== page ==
Wildfires Out West - Enhanced Transcript
Table of Contents
Big Fires in the West
- Nicole Heller: It probably won't come as a surprise that weather conditions and wildfires are related. That's because high temperatures leave the land thirsty and primed with dry wood that is easy to ignite
- Nicole Heller: 2006 was one of the biggest fire years in recent history. You might remember the huge fires in Washington State and northern California. All together, more than seven million acres burned across the American West that year.
- Nicole Heller: That's as much as Yellowstone, Yosemite, Rocky Mountain, Olympic and Death Valley National Parks combined. But hot, dry weather doesn't always lead to more wildfire. In some parts of the West big fires burn in wet years.
Wildfire and Climate
- Nicole Heller: 2005 was a wet year, yet saw huge fires rage in Nevada. The reason? Nevada's desert landscape typically has too little vegetation to fuel wildfires. But when it rains, new plants grow and grasses fill in between the shrubs. Come summer, the extra plant growth provides enough fuel to spread a big fire. In contrast, the lush forests of Montana provide plenty of fuel for a fire to spread, but only when the trees have dried out enough to burn.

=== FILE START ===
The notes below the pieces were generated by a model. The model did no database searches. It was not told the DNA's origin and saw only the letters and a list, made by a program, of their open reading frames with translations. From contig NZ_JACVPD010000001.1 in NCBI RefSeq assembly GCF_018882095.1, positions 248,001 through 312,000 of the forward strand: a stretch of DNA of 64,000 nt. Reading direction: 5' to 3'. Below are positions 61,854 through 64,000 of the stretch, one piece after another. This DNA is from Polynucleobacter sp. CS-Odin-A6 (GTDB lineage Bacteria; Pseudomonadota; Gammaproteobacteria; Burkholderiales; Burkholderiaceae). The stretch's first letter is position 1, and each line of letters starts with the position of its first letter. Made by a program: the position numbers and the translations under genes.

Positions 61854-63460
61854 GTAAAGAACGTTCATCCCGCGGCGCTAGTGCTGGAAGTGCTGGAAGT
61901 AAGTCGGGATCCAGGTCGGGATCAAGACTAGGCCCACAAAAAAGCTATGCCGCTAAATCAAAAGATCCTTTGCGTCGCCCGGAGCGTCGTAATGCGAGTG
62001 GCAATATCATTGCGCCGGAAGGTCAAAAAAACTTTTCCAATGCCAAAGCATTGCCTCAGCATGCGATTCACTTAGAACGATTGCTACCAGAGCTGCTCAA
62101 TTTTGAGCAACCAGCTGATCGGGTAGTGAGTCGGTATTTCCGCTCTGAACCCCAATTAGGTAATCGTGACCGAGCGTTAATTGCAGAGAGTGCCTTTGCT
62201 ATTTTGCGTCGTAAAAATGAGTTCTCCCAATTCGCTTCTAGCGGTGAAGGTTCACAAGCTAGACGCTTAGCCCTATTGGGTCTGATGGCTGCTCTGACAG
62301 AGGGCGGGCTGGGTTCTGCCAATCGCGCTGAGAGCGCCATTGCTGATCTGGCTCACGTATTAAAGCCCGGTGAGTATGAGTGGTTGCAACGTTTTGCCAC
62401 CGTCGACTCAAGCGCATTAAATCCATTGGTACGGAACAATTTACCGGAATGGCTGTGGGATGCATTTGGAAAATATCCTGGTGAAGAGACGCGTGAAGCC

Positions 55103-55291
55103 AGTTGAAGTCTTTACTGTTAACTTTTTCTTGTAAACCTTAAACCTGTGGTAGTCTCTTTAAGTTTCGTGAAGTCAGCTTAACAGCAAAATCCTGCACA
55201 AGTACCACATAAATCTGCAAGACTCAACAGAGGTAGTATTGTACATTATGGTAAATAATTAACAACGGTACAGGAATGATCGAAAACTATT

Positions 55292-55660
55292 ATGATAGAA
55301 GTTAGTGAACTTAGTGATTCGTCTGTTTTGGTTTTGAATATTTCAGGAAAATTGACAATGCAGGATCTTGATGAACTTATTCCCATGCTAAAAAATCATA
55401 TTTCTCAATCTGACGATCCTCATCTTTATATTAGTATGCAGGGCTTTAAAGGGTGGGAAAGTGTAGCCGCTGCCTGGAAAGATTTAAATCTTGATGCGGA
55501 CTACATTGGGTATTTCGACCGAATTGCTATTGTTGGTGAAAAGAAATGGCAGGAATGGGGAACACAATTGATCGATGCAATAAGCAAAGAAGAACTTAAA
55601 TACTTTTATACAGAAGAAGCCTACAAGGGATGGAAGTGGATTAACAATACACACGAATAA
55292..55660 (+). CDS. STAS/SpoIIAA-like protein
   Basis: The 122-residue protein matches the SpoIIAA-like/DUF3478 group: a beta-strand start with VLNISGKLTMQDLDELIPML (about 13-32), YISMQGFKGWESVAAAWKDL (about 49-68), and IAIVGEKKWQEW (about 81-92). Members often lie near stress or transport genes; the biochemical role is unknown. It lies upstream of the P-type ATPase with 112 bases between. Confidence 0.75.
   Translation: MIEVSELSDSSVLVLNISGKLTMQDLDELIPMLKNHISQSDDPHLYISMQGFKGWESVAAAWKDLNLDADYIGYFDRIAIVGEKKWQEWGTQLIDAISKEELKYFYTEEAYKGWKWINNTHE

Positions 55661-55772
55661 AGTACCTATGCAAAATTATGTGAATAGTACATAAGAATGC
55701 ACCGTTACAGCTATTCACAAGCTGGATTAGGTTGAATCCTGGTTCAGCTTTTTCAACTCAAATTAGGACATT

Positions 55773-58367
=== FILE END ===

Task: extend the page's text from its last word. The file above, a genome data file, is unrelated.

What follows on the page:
- Nicole Heller: That's happening more often, as rising temperatures melt mountain snowpacks earlier in the spring. Rivers dry out earlier and forests get thirsty faster. The result is longer, more intense fire seasons.
- Nicole Heller: In the last few decades, there were 17 times as many big fires in years with early snowmelt compared to years with late snowmelt.
- Nicole Heller: Montana and Nevada show how different places respond in very different ways to the same conditions.
Studying Wildfires by Satellite
- Nicole Heller: Scientists study these differences to help predict when and where fires will happen and how climate change will affect future fires. Images and data coming from NASA satellites are helping. They can pinpoint when and where fires are burning. They can also measure the "greenness" of the land Ã¢Â€Â” that is, how much photosynthesis is happening on the ground. Reds and browns mean the vegetation is sparse or dry, while greens show that plants are relatively abundant or moist.
- Nicole Heller: Research shows that Montana's forests burn when the land looks red and brown. Nevada's scrub burns when the color is green.
- Nicole Heller: In the future, as the climate warms, scientists expect to see less of that green. In the Southwest, which is already suffering from over a decade of drought, some lands may simply become too barren to burn.
- Nicole Heller: But in the forested lands of the West, warming temperatures are likely to bring more big fire.